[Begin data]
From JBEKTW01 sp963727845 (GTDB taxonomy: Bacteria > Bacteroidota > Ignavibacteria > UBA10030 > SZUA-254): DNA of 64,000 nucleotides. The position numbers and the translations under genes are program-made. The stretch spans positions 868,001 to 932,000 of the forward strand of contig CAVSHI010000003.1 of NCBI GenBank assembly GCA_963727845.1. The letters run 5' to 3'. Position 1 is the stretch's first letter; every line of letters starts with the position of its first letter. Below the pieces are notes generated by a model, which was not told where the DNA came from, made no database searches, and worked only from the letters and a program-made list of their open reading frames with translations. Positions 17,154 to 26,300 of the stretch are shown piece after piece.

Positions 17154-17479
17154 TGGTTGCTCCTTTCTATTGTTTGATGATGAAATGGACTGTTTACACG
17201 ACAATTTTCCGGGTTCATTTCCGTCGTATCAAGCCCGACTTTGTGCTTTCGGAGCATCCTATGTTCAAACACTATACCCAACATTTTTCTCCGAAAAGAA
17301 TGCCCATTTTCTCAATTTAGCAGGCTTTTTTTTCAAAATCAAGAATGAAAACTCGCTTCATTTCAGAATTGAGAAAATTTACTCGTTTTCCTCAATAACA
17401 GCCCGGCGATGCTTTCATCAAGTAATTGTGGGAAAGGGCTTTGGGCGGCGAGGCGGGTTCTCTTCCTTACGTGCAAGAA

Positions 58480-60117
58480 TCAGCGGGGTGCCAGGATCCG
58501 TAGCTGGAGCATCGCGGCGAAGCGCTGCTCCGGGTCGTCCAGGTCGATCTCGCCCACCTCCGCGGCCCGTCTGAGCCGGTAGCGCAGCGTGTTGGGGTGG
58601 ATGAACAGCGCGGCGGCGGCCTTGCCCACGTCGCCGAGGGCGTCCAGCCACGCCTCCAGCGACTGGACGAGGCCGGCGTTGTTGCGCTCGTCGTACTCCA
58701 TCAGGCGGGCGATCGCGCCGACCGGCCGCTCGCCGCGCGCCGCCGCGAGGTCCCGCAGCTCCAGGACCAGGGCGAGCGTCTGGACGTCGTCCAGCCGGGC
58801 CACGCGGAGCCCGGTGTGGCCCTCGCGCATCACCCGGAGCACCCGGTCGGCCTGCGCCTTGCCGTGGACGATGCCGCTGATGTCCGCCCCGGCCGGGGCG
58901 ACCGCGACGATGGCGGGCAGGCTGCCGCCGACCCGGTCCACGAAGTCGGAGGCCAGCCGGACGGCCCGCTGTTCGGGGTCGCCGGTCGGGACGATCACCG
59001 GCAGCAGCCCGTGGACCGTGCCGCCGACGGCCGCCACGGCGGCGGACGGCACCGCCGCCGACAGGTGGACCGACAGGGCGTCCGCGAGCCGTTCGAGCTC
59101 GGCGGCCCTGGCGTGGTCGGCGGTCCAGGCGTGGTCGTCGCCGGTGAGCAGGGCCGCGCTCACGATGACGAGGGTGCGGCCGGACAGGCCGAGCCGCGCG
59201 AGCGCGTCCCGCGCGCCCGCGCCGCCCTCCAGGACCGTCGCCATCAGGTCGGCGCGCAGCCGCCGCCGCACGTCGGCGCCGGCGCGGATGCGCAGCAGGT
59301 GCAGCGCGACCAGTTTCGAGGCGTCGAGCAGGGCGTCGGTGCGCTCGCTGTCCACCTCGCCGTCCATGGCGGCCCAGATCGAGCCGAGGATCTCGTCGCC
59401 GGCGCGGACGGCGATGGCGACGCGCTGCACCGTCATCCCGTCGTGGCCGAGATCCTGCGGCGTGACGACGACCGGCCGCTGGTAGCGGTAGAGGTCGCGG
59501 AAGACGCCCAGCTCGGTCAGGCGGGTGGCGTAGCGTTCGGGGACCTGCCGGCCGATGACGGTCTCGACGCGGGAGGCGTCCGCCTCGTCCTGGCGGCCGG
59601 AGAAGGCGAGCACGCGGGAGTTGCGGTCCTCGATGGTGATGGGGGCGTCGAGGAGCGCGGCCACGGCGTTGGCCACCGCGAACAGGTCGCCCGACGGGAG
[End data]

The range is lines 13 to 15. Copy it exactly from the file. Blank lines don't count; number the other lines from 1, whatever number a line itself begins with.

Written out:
58901 ACCGCGACGATGGCGGGCAGGCTGCCGCCGACCCGGTCCACGAAGTCGGAGGCCAGCCGGACGGCCCGCTGTTCGGGGTCGCCGGTCGGGACGATCACCG
59001 GCAGCAGCCCGTGGACCGTGCCGCCGACGGCCGCCACGGCGGCGGACGGCACCGCCGCCGACAGGTGGACCGACAGGGCGTCCGCGAGCCGTTCGAGCTC
59101 GGCGGCCCTGGCGTGGTCGGCGGTCCAGGCGTGGTCGTCGCCGGTGAGCAGGGCCGCGCTCACGATGACGAGGGTGCGGCCGGACAGGCCGAGCCGCGCG